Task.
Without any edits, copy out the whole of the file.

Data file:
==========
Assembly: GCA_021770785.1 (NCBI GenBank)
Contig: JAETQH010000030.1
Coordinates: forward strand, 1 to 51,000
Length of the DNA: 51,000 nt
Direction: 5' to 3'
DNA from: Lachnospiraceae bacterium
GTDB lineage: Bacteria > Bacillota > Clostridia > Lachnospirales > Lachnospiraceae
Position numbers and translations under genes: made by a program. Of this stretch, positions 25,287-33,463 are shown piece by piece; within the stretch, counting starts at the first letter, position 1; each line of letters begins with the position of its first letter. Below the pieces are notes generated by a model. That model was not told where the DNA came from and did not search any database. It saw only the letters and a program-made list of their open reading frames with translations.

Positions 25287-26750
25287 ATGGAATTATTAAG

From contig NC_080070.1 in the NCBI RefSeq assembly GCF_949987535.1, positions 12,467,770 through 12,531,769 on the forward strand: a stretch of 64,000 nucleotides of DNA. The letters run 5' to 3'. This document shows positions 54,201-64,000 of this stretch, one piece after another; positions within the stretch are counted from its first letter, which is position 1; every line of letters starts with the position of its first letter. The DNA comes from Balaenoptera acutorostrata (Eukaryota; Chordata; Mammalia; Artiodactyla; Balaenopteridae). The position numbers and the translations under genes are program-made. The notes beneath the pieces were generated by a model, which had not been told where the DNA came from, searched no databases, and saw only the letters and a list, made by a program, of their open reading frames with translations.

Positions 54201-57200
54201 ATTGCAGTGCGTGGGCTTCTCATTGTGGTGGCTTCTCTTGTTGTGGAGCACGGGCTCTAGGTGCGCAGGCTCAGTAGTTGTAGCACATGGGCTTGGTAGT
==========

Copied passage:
Assembly: GCA_021770785.1 (NCBI GenBank)
Contig: JAETQH010000030.1
Coordinates: forward strand, 1 to 51,000
Length of the DNA: 51,000 nt
Direction: 5' to 3'
DNA from: Lachnospiraceae bacterium
GTDB lineage: Bacteria > Bacillota > Clostridia > Lachnospirales > Lachnospiraceae
Position numbers and translations under genes: made by a program. Of this stretch, positions 25,287-33,463 are shown piece by piece; within the stretch, counting starts at the first letter, position 1; each line of letters begins with the position of its first letter. Below the pieces are notes generated by a model. That model was not told where the DNA came from and did not search any database. It saw only the letters and a program-made list of their open reading frames with translations.

Positions 25287-26750
25287 ATGGAATTATTAAG

From contig NC_080070.1 in the NCBI RefSeq assembly GCF_949987535.1, positions 12,467,770 through 12,531,769 on the forward strand: a stretch of 64,000 nucleotides of DNA. The letters run 5' to 3'. This document shows positions 54,201-64,000 of this stretch, one piece after another; positions within the stretch are counted from its first letter, which is position 1; every line of letters starts with the position of its first letter. The DNA comes from Balaenoptera acutorostrata (Eukaryota; Chordata; Mammalia; Artiodactyla; Balaenopteridae). The position numbers and the translations under genes are program-made. The notes beneath the pieces were generated by a model, which had not been told where the DNA came from, searched no databases, and saw only the letters and a list, made by a program, of their open reading frames with translations.

Positions 54201-57200
54201 ATTGCAGTGCGTGGGCTTCTCATTGTGGTGGCTTCTCTTGTTGTGGAGCACGGGCTCTAGGTGCGCAGGCTCAGTAGTTGTAGCACATGGGCTTGGTAGT